Odd stud spacing & depths are often not suitable for insulating with batts. The insulation has to fit pretty snugly on all 6 sizes of the cavity to be effective. Blown cellulose is pretty cheap & effective, and protective of the structural wood by sharing & redistributing the moisture burden. Just be sure to not soak it with improperly lapped window flashing- it can take up a LOT of water before you notice a leak.

    But if using rigid rock wool on the exterior the vapor permeance is high enough that it's R-value doesn't really matter- the sheathing can still dry.

    Air sealing OSB or plywood sheathing is pretty straightforward, and #15 felt is just fine as a WRB, antique plank, not so much. Use a broadsheet vapor permeable WRB, detailed as an air barrier over any plank sheathing.

  3. jedi | | #3

    Thanks for the quick responses guys. I really appreciate it. I am thinking that blowing in cellulose is my best option at this point. The stud spacing and the odd nailers for the lath attachment are not conducive for batting. I figure I'll attach the new 1/2" plywood, drill 1" holes for the blower nozzle and fill each space.

    Would I be better off ordering some insulweb netting and try getting a denser fill in the wall before sheathing?

    From the inside out:
    plaster and lath, cellulose cavity insulation, 1/2" plywood sheathing with taped seams, WRB (tyvek, #15 felt, or other), 1-1/2" to 2" of mineral wool board insulation, rainscreen gap, wood siding. Am I missing anything?

    Thanks again!

  4. Expert Member
    Dana Dorsett | | #4

    It's pretty easy to drill 2.5" holes in OSB/CDX sheathing with a hole saw for dense packing the cavities (recommended), which is quicker and less trouble than blowing in mesh. Save the hole saw plugs for an easy air-tight patch/repair using polyurethane caulk & housewrap tape after the insulation is installed. In your climate/location 3.2lbs per cubic foot is the minimum, 3.5 lbs density is the target.

    Be sure to assess the condition of the lath nails before dense packing. If they're too far gone it may not be advisable to dense pack. If marginal but still hanging in there, a hefty person holding a sheet of 3/4" plywood against the plaster during installing can keep it from cracking or blowing out.

    1. jedi | | #5

      More questions come to mind. Dana, can you clarify your comment on the 3.2 lb. minimum in my area? If I don't get it that dense, will I have problems resulting from it? I have an older blower machine that is probably comparable in power to what the home centers loan out.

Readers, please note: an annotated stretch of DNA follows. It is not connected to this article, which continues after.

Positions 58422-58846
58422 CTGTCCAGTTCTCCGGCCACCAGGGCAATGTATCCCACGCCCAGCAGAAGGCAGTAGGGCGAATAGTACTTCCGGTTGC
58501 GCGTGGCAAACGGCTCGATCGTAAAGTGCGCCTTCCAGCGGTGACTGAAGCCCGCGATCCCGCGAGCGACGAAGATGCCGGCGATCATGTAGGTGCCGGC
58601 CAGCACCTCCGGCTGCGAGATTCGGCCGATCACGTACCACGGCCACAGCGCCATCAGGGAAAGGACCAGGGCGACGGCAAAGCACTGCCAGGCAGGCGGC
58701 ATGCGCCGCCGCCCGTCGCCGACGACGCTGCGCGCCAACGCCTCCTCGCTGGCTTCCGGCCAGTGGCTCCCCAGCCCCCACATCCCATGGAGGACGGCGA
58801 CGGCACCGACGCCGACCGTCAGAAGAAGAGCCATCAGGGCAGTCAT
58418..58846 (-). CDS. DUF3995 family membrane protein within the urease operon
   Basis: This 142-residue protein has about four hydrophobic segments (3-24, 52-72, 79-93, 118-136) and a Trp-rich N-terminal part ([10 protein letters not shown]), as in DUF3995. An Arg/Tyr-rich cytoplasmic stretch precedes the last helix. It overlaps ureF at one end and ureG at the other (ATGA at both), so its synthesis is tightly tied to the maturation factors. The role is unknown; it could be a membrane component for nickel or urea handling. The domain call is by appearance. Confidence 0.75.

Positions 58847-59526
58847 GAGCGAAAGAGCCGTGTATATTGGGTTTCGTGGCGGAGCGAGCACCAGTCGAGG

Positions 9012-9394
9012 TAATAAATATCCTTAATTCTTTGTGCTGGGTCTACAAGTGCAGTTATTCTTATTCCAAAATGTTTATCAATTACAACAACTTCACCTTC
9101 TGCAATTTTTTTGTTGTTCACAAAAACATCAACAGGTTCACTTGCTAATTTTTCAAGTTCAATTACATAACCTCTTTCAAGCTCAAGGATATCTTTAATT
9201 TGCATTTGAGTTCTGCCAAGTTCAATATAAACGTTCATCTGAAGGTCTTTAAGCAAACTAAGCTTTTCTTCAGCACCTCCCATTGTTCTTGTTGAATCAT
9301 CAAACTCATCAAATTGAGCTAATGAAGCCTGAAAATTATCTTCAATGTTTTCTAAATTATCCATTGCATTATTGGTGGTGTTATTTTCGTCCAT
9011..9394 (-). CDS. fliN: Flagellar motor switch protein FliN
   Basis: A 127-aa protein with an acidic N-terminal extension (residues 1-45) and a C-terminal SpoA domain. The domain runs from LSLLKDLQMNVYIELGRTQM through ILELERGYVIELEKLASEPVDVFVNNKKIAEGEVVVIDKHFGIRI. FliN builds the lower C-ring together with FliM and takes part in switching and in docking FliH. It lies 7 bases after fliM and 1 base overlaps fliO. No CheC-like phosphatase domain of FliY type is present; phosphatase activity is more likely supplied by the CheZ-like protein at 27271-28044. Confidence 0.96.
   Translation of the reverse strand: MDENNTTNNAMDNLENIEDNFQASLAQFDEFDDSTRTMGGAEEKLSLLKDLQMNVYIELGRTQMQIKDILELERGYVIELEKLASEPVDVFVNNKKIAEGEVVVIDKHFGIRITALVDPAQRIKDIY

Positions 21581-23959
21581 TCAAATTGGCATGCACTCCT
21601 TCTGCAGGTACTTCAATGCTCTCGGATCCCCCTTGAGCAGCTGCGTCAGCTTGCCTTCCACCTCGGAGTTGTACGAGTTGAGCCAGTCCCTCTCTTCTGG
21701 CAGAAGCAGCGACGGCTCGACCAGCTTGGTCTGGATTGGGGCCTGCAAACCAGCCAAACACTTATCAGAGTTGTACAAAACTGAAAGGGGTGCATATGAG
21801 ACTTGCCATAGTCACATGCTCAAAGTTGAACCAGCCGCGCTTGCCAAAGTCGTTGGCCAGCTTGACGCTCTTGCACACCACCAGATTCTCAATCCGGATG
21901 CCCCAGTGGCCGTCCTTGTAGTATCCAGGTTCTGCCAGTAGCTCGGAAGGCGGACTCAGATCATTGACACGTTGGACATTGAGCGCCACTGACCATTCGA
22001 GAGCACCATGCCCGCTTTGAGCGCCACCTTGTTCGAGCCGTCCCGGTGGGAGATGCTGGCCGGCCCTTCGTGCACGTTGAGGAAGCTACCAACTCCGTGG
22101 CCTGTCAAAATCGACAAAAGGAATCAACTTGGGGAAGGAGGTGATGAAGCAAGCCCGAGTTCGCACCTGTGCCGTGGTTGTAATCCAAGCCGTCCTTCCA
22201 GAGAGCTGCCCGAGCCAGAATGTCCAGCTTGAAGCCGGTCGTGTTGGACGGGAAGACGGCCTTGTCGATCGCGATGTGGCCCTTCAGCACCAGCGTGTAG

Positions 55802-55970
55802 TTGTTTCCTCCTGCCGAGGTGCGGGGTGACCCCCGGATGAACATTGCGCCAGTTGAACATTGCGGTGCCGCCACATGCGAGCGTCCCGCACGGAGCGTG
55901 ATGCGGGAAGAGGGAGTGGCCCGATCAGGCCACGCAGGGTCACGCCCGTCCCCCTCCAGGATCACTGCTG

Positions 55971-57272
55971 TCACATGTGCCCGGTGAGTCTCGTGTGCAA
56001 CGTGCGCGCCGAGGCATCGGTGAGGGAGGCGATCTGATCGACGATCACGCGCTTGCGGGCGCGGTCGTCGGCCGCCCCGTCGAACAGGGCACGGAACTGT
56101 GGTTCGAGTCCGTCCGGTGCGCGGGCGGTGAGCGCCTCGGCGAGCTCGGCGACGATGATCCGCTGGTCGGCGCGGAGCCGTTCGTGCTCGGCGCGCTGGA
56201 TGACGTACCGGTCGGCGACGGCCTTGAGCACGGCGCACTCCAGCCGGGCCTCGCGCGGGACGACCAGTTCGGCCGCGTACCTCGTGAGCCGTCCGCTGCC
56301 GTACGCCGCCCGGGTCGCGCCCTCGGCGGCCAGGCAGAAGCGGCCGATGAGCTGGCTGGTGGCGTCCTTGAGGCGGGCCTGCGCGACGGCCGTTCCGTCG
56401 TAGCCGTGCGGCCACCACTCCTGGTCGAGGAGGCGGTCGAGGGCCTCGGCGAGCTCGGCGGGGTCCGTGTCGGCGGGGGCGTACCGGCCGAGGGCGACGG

Also, can anyone give suggestions on how best to air seal the sheathing, particularly around the perimeter, to old hand hewn timbers? Are there gaskets I could use or spray foam adhesives that would be appropriate? Any specific articles I should search for on this topic?

      1. Expert Member
        BILL WICHERS | | #6

        When you’re drilling those holes, get a hole saw with a quick release. I use a set from Bosch. It’s sooo much easier to just pop out the holesaw from the arbor, then stab the center bit through the oversized hole in the back of the holesaw to pop the wood piece out. Lots easier this way than stuffing a screwdriver in the side of a welded holesaw if you have a lot of holes to do, and the plugs tend to come out with less damage.

        For airsealing those rough timbers, you might try Dow’s great stuff drywall gasket. It’s a foam urethane gasket in a spray can. It’s normally for sealing drywall to studs, but I think it might do a good job in your application too. I saw this stuff at a builders show but haven’t tried it myself yet.


  5. GBA Editor
    Martin Holladay | | #7

    No one has mentioned a couple of issues that are potentially worrisome:

    1. If you are removing old siding that contains lead paint, be very cautious. You need to understand lead safe practices. For more information, see "Managing Lead Paint Hazards."

    2. Experts advise that all vermiculite insulation should be assumed to contain asbestos. Testing is not recommended. For more information, see "Fixing Attics With Vermiculite Insulation."